Documenting Impacts of Sequestration on Innovation

Business IdeasPublic Works often reports on the role of the public sector in science and innovation. This month we appreciated this piece from the San Diego Free Press that makes a strong case for public investment in research. The author, Andy Cohen, writes: “Our economy cannot grow and thrive without a willingness on the part of the government to invest in its own people and its own economic interests. Continued government investment is the key to reestablishing America’s previous economic prowess globally. Locally, where San Diego ranks as the second most innovative city in the world, continued government investment in basic research and development is the key to our own growth and stability.”

Recent budget cuts are undermining the federal government’s long-standing role as a positive force in research. This article from the Huffington Post discusses one related impact of the ongoing sequestration spending cuts – more scientists are looking to move overseas.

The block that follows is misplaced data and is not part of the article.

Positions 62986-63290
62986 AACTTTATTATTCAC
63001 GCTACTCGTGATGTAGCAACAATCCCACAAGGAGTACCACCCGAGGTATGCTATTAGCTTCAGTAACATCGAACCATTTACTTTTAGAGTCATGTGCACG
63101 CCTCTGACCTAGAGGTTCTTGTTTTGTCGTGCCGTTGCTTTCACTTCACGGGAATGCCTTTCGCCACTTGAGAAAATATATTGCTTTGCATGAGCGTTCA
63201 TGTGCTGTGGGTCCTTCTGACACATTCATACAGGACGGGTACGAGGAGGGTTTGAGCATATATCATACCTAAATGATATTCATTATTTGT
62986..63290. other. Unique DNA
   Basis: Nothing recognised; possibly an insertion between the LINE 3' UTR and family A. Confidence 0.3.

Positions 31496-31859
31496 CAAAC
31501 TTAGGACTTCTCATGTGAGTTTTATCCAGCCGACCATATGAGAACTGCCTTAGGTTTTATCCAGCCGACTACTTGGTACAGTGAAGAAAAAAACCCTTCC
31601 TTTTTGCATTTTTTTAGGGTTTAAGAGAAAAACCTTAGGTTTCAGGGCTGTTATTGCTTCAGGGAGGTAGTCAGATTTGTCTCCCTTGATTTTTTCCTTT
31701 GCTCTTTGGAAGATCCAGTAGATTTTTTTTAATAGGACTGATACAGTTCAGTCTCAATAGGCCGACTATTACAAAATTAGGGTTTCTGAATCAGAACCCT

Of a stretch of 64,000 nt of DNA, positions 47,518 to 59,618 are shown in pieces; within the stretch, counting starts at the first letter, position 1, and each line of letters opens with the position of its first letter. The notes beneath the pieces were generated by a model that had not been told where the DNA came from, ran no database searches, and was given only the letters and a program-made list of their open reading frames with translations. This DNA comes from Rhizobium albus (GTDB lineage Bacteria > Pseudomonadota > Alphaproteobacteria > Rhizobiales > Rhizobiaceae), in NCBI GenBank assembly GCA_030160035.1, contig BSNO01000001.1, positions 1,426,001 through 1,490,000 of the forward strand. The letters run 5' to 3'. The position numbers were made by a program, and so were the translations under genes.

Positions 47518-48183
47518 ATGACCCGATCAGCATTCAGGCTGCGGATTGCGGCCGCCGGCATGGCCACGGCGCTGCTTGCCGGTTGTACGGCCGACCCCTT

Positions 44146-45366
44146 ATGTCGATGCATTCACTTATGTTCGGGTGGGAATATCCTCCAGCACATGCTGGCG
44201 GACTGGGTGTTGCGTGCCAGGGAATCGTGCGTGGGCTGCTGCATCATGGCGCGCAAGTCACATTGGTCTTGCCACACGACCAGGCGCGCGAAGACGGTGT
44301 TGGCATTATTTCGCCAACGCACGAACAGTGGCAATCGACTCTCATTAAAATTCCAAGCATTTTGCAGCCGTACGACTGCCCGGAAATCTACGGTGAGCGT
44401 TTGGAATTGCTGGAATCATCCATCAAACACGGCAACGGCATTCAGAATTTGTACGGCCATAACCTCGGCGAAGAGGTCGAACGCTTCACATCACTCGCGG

These articles and others like them actually have the potential to influence public opinion on the issues. New research summarized in this mind-boggling piece from Pacific Standard will make you question what arguments you’ll deploy at your next dinner with extended family. Not only is it important to document the lesser-known ripple effects of public policies, like scientists moving away, but this research suggests that presenting subtler, less well-known arguments may be more effective than stances that are already mapped out in the public landscape. These types of arguments can generate the “hmmm, I hadn’t thought about it that way” response that is hard to illicit with more common, if more powerful, arguments. Here’s a teaser:

The arguments people make are those that appear the strongest to themselves and the people who already agree with them. But such arguments tend to be meaningless to people who disagree.

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